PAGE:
Exploring Dynamic Loading of Custom Filters in HBase

Any program that pulls data from a large HBase table containing terabytes of data spread over many nodes will need to put a bit of thought into the retrieval of this data. Failure to do this may mean waiting for and subsequently processing a lot of unnecessary data, to the point where it renders this program (whether a single-threaded client or a MapReduce job) useless. HBase’s Scan API helps in this aspect. It configures the parameters of the data retrieval, including the columns to include, start and stop rows and batch sizing.
The Scan can also include a filter which can be the most impactful
way to improve performance of scans of an HBase table. This filter is applied to a table and screens out unwanted rows from being included in a result set. A well-designed filter is performant and minimizes the data scanned and returned to the client. There are many useful Filters that come standard with Hbase, but sometimes the best solution is to use a custom Filter tuned to your HTable’s schema.

Before your custom filter can be used, it will have to compiled, packaged in a jar, and deployed to all the regionservers. Restarting the HBase cluster is necessary for the regionservers to pick up the code in their classpaths. Therein lies the problem – an HBase restart takes a non-trivial amount of time (although rolling restarts mitigate that somewhat) and the downtime is significant with a cluster as big as Flurry’s.

This is where dynamic filters come in. The word ‘dynamic’ refers to the on-demand loading of these custom filters, just like loading external modules at runtime in a typical application server or web server. In this post, we will explore an approach that makes this possible in the cluster.

How It Works Now
Before we dive into the workings of dynamically loading filters, let’s see how regular custom filters work.

Assuming the custom filter has already been deployed to a jar in the regionservers’ classpath, the client can simply use the filter, e.g. in a full table scan, like this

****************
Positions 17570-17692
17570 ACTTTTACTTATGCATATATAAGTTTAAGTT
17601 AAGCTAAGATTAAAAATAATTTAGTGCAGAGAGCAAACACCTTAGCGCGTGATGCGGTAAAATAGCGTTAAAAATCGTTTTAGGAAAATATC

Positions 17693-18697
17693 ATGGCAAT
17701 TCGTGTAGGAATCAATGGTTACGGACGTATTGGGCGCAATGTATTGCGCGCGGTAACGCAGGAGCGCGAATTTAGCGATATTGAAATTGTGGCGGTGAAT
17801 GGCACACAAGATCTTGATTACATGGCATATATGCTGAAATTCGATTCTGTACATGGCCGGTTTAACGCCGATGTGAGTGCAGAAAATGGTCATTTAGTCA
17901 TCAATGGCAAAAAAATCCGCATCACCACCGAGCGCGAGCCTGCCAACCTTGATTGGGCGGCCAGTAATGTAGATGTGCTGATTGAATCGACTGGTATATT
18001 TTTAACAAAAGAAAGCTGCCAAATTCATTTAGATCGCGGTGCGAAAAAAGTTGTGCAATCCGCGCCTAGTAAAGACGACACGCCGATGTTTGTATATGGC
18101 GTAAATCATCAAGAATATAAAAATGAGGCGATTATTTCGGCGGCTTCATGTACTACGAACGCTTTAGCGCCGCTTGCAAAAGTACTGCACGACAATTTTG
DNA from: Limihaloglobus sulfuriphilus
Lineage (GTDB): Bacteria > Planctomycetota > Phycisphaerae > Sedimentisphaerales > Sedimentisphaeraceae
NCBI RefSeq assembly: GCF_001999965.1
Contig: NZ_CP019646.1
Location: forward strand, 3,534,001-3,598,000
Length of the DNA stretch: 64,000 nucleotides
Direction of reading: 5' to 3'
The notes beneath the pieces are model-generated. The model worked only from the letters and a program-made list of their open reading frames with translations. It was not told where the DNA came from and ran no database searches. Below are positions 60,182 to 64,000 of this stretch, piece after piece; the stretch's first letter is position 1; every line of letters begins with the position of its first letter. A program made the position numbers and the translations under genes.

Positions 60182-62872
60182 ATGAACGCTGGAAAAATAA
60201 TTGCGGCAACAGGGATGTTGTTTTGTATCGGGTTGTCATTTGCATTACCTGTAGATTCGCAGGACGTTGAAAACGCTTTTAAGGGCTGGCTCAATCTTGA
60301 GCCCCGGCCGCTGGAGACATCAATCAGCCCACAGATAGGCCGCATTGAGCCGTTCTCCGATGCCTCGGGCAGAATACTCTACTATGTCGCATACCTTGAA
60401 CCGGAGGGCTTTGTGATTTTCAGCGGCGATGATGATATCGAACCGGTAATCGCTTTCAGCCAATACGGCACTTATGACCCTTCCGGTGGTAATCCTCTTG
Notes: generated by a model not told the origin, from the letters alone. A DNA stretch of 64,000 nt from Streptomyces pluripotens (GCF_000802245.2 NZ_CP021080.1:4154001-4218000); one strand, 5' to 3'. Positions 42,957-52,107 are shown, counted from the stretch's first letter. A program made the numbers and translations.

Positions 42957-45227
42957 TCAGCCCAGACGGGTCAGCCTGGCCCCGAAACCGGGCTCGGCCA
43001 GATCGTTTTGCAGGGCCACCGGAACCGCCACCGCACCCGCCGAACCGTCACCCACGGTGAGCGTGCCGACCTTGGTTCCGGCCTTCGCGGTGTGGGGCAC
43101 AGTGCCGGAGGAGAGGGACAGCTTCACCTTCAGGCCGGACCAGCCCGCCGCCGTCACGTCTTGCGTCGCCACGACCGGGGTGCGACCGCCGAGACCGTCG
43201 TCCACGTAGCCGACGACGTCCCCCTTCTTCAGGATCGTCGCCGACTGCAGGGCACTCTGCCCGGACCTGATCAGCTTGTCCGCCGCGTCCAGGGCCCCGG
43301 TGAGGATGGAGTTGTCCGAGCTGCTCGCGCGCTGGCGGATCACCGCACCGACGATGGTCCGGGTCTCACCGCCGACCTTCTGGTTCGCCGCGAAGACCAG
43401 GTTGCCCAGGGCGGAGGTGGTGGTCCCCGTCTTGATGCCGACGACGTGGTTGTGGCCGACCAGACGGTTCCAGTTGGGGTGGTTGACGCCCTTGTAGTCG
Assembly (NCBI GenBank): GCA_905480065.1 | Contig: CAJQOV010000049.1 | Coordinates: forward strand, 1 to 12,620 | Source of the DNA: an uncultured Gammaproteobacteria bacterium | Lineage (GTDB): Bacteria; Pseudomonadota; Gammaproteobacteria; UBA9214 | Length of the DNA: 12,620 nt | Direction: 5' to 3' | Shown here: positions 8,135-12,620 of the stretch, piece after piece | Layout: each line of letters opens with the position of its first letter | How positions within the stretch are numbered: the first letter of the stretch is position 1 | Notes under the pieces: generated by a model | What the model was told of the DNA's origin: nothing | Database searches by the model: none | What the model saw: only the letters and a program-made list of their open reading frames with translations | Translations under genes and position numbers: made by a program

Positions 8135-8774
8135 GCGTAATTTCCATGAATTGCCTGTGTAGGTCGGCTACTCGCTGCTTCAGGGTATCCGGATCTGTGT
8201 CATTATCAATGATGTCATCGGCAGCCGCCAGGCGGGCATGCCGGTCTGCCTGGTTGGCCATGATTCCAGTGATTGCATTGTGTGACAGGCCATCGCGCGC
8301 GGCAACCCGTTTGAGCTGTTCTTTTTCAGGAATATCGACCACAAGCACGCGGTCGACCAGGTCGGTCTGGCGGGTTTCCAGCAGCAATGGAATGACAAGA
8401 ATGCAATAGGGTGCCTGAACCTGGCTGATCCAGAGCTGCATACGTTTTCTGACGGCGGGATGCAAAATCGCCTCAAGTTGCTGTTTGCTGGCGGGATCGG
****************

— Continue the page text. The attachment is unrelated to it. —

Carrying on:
This filter will have to be pushed to the regionservers to be run server-side. The sequence of how the custom filter gets replicated on the regionservers is as follows:

  1. The client serializes the Filter class name and its state into a byte stream by calling the CustomFilter’s write(DataOutput) method.
  2. The client directs the byte array to the regionservers that will be part of the scan.
  3. Server-side, the RegionScanner re-creates the Scan, including the filter, using the byte stream. Part of the stream is the filter’s class name, and the default classloader uses this fully qualified name to load the class using Class.forName().
  4. The filter is then instantiated using its empty constructor and configured using the rest of the filter byte array (using the filter’s readFields(DataInput) method (see org.apache.hadoop.hbase.client.Scan for details).
  5. The filter is then applied as a predicate on each row.

(1) myfilter.jar containing our custom filter resides locally in the regionservers’ classpath
(2) the custom filter is instantiated using the default Classloader

Once deployed, this definition of our custom filter is static. We can make an ad hoc query using the combination of filters, but if we need to add, extend or replace a custom filter, it has to be added to the regionserver’s classpath and we have to wait for its next restart before those filters can be used.

There is a faster way.

Dynamic Loading
A key takeaway from the previous section is that Filters are Writables – they are instantiated using the name of the class and then configured by a stream of bytes that the Filter understands. This makes the filter configuration highly customizable and we can use this flexibility to our advantage.

Rather than create a regular Filter, we introduce a ProxyFilter which acts as the extension point through which we can load our custom Filters on demand. During runtime, it will load the custom class filter itself.